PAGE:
Kurt Schreckling

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Kurt Schreckling (born 1939) is a German technician, who pioneered home-constructed turbojet engines for model aircraft.[1] He is also an amateur astronomer specialized in optical measurements. The asteroid 489603 Kurtschreckling was named in his honor.[2]

Career[edit]

His design was constructed using hand tools, and has a wooden compressor and a bent metal gas turbine. It was fitted into a radio-controlled aircraft that flew successfully. He won various prizes and wrote books about this field of research. Jet engines following his design are designated with a K, and J for Jesus Artes – his co-developer for example KJ66 Gas turbine#Scale jet engines

Years later and being retired he became an innovative well known developer for high end amateur astronomy components in the field of amateur telescope making (ATM). Having worked in his professional career as a physicist and measurement engineer in a German DAX-Company Kurt Schreckling introduced advanced opportunities and unorthodox ways to optimize and measure telescopes for ambitious amateurs on a high quality level regarding surface quality, light weight construction while permanently compensating different optical aberrations. His ideas for improving telescopes and their optical perfection have become legendary in the German-speaking countries in the amateur telescope maker scene. Kurt Schreckling is active in various amateur astronomer forums in the internet.[3]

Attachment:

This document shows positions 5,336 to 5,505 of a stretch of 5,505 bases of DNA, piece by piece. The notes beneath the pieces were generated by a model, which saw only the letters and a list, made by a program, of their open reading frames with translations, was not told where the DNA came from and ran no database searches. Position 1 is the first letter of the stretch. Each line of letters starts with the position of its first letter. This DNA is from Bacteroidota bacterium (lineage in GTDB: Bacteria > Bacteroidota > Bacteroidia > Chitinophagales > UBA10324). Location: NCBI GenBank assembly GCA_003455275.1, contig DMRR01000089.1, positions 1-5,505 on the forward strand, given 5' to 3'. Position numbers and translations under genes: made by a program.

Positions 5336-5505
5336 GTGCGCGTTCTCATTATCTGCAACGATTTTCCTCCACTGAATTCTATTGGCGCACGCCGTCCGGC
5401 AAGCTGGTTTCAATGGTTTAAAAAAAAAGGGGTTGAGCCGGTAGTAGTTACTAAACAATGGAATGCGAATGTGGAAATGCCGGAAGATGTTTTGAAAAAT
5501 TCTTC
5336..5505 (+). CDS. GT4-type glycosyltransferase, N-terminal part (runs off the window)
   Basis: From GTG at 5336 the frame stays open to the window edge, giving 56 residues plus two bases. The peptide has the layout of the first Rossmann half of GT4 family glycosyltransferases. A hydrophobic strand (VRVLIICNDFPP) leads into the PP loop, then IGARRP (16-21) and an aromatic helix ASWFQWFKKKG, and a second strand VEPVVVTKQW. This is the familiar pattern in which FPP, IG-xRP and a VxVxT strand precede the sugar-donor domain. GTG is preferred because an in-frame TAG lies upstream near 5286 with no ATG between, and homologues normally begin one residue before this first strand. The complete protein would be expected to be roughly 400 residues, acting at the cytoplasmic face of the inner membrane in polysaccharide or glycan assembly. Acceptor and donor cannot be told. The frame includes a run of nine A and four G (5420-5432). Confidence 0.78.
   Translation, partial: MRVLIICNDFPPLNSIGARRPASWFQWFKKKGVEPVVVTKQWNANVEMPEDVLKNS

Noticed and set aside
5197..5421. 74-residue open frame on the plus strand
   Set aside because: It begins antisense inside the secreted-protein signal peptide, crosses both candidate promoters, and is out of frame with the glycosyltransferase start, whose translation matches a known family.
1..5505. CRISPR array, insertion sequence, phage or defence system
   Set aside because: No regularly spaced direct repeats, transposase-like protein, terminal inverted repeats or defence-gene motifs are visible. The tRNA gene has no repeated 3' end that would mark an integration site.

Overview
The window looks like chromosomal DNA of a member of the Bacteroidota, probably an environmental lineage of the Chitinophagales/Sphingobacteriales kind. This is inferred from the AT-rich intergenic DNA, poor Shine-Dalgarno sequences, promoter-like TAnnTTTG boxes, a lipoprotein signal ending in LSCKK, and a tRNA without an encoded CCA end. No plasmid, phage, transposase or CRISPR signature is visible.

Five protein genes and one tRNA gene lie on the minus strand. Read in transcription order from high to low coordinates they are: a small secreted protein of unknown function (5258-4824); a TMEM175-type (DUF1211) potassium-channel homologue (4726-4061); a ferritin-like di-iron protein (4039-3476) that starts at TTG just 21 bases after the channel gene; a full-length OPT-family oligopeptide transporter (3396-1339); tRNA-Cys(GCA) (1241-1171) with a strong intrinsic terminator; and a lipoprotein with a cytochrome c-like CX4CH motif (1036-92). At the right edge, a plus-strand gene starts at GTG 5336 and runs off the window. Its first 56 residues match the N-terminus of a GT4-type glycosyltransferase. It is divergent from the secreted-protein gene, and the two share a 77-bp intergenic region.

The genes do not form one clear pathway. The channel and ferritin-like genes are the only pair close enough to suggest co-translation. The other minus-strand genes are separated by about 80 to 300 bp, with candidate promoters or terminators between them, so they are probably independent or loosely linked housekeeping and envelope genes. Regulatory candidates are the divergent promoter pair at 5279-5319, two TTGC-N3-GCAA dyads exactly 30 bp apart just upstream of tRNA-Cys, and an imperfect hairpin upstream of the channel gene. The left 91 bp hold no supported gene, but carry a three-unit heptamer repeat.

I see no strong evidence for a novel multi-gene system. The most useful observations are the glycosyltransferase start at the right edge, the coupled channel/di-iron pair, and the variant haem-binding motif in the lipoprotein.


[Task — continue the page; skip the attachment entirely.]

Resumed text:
Awards and honors[edit]

Asteroid 489603 Kurtschreckling, discovered by Richard Gierlinger at the Gaisberg Observatory (B21) in 2007, was named after him.[2] The official naming citation was published by the Minor Planet Center on 11 July 2018 (M.P.C. 110639–110640).[4]

Publications[edit]

  • Schreckling, Kurt (1994). Gas Turbine Engines for Model Aircraft. Traplet Publications. ISBN 0-9510589-1-6.
  • — (2000). The Model Turbo-Prop Engine for Home Construction. Traplet Publications. ISBN 190037126X.
  • — (2005). Home Built Model Turbines. ISBN 1900371375.

References[edit]

  1. ^ a b "Schreckling FD-3 64". Gas Turbine Builders Association.
  2. ^ a b c "(489603) Kurtschreckling". Minor Planet Center. Retrieved 17 July 2018.
  3. ^ a b "Kurt Schreckling's vacuum deposition chamber for aluminizing telescope mirrors". www.Astrotreff.de (in German).
  4. ^ a b "MPC/MPO/MPS Archive". Minor Planet Center. Retrieved 17 July 2018.